Despite a number of serious downturns and corrections since, the crash of 1929 still reigns as the most dreadful market event in history. This is partially because of the severity of the event, but mostly because the entire economy buckled and then broke under the strain, starting America on the way to the Great Depression. Read on to find out how and why it happened.

The Roaring Twenties
The Dow Jones Industrial Average (DJIA) doubled, stock values raced upward and the future looked promising. On an everyday level, the car, radio and motion pictures were stirring up high hopes, and Henry Ford had shaken up America by offering great pay for shorter hours, forcing other industries to pick up their feet. More than anything, America was feeling its power. World War I left America with trading ties all over the world and almost every major European nation a debtor to the U.S.

With stocks skyrocketing in price, stories of people making fortunes on stocks lured people into throwing cash into the market. At the same time, the Federal Reserve Bank was very accommodating, and even eager, to shake off the brief recession that followed immediately after the war. It expanded the money supply and lowered interest rates. In this loan-friendly environment, brokers, amateur investors and even banks were leveraging everything on margin to get more of the action. The buying glut caused prices to break away from the fundamentals and sent them soaring. By 1928, signs that such prosperity could not continue forever began to appear. (For more, read Recession-Proof Your Portfolio.)

No Cure for Hiccups
On June 12, 1928, the New York Stock Exchange (NYSE) saw five million shares trade hands during a seemingly random drop across the board. This market hiccup was fleeting and the bull market picked up again, but with perhaps a slight sense of unease over how quickly the market could go down. The Fed noticed and set about reversing the footloose policies that had added momentum to the bull run by increasing interest rates and announcing a ban on loans for margin trades in February 1929. In most runaway markets, this bucket of ice water should have been enough to cool things down, but investors were leveraged to the hilt and their hopes and desperation kept the market rising.

In the summer, many banks also tried to cool things down by raising the discount rate on loans to brokers, many of whom were trading with huge outstanding debts. This hike effectively halted the bull market. The Dow slumped for weeks before rallying briefly in early September to reach a pre-crash high of 381.17 and then slumping again. Reality, however, didn't fully set in until late October.

Black Days
October 24 and 25, Black Thursday and Black Friday, heralded the beginning of the chaos to follow. The NYSE watched as 13 million shares traded hands in furious bouts of panic selling. An intervention by wealthier investors, essentially the buying up of huge blocks of plummeting shares, halted the slide briefly. The crash resumed on Black Monday, as more investors rushed to get out of the market while the Wall Street titans continued to hold up prices. The Dow dropped 13% despite Wall Street's best efforts and, the following day, the situation worsened. On Black Tuesday, more than 16 million shares were traded in panic selling that lasted the whole day. The market lost $14 billion. (To find out what it means when investors are selling off their stocks for safer investments, read Panic Selling - Capitulation Or Crash?)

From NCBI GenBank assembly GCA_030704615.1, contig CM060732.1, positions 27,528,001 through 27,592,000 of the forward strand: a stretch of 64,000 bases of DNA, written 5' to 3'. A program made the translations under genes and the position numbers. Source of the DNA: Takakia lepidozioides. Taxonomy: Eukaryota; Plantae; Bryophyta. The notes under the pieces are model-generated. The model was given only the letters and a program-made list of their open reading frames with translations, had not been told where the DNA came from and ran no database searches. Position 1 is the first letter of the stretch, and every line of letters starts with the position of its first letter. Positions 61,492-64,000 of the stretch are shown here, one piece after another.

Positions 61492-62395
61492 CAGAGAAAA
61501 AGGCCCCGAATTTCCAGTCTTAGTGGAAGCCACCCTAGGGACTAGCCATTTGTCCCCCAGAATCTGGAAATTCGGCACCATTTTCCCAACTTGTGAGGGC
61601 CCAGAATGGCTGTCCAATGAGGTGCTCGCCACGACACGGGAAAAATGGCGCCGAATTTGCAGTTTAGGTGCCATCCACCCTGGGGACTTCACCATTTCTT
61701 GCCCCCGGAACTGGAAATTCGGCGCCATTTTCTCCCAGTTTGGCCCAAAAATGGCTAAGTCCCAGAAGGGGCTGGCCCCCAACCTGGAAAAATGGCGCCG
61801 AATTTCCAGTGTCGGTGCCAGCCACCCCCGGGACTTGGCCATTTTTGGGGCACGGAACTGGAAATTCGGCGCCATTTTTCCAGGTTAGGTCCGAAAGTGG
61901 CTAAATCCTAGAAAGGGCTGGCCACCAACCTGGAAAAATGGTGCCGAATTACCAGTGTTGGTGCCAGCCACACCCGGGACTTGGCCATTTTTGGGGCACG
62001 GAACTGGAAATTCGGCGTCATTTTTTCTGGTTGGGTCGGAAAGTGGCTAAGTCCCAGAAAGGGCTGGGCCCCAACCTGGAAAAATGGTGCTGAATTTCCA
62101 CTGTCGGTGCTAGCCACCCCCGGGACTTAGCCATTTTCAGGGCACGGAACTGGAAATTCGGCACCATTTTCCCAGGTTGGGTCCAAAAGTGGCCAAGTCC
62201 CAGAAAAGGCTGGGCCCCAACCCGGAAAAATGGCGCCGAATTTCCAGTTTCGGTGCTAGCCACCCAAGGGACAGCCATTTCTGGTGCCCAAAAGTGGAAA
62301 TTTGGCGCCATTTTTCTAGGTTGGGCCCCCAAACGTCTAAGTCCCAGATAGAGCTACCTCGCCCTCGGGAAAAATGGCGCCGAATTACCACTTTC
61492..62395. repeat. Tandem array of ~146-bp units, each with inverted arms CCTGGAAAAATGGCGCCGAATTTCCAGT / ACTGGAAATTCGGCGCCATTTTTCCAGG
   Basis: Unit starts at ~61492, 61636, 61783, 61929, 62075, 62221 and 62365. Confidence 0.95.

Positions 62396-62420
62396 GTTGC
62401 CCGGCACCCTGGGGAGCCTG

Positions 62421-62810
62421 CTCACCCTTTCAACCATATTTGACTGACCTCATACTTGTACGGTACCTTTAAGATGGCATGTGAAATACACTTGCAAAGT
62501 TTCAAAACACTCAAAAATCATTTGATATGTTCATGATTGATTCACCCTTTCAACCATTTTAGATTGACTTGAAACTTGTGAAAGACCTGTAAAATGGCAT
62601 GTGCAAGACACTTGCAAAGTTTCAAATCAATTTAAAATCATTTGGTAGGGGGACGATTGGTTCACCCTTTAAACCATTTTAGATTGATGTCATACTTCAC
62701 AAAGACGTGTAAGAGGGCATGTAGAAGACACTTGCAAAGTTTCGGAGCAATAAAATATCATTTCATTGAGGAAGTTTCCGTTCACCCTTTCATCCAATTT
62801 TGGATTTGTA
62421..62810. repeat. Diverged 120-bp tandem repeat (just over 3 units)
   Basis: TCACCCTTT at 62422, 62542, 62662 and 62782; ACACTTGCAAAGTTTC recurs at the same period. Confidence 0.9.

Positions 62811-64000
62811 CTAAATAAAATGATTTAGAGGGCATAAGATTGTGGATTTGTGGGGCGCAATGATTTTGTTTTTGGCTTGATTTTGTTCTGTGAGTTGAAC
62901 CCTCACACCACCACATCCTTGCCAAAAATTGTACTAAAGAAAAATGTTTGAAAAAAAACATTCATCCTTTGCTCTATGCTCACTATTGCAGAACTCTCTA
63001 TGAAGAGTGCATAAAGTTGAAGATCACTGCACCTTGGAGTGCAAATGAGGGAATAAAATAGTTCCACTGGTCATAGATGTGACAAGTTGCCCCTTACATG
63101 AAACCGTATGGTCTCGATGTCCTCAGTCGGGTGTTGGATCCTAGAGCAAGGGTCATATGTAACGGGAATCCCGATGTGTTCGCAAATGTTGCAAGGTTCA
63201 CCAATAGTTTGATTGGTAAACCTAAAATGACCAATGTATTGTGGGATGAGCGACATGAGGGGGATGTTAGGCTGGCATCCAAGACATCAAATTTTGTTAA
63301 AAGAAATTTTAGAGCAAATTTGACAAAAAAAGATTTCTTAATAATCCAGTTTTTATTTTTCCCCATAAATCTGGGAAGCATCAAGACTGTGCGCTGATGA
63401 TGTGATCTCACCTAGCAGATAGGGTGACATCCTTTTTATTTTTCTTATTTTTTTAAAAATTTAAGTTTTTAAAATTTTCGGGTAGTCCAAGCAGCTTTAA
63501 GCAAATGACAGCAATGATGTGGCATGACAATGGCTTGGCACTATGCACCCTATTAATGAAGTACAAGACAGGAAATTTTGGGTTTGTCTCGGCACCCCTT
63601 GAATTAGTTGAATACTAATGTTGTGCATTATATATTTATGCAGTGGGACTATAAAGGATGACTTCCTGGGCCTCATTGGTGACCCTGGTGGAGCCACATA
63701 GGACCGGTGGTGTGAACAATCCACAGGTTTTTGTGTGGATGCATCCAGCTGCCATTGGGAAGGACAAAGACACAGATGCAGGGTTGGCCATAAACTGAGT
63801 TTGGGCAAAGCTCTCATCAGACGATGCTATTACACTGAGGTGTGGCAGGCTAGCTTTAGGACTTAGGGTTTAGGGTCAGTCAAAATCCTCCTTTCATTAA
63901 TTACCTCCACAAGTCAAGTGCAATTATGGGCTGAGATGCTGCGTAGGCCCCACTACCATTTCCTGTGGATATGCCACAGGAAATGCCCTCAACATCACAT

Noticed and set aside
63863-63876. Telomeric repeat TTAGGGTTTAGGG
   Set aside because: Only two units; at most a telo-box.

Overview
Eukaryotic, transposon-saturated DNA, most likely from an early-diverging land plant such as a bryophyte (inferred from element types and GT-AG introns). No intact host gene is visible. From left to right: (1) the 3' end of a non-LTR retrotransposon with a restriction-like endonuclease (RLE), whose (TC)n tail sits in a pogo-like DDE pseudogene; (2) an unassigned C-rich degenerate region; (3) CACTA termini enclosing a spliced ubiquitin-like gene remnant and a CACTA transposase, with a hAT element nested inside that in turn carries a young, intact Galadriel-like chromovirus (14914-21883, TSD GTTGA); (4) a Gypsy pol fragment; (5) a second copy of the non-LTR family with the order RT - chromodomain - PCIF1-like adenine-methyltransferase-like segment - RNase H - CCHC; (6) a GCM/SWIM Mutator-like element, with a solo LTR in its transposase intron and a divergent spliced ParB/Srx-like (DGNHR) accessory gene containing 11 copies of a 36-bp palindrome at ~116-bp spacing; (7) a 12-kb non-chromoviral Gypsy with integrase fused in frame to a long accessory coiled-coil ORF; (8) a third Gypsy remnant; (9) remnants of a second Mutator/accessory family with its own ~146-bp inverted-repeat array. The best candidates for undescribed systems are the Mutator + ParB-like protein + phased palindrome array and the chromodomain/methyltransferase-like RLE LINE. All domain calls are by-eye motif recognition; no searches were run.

The crash was severe, but the aftershocks were actually more damaging. If everyone had been investing with money they could afford to lose, the crash wouldn't rank among the most severe market corrections.

However, with everyone, including banks, trading on margin, the bloodletting on Wall Street meant millions of dollars in bad loans. The banks holding the bad loans could call in the collateral, but in the market slide, even that meant losing money.

Soon enough, banks began to fail. The shock to the overall banking system was so severe that the whole economy spiraled into a severe recession, which deepened into a depression and as the economy soured, the market continued to fall. On the worst day of the crash, the Dow lost 13%, but throughout the following years of depression, it shed 89% of its pre-crash high.

In most contexts, the term "crash" is used for market downturns that are sudden and harsh. The Great Crash of 1929, however, is used to refer to more than three years of economic misery. While the crash of 1981 almost doubled the single-day loss of Black Tuesday and several subsequent crises have shed more market value, the crash of 1929 encompasses the many crashes, slides and general misery that followed during the Depression years. With any luck, it will remain both the first and last crash to earn the title of "great."

For further reading on this topic, see The Greatest Market Crashes.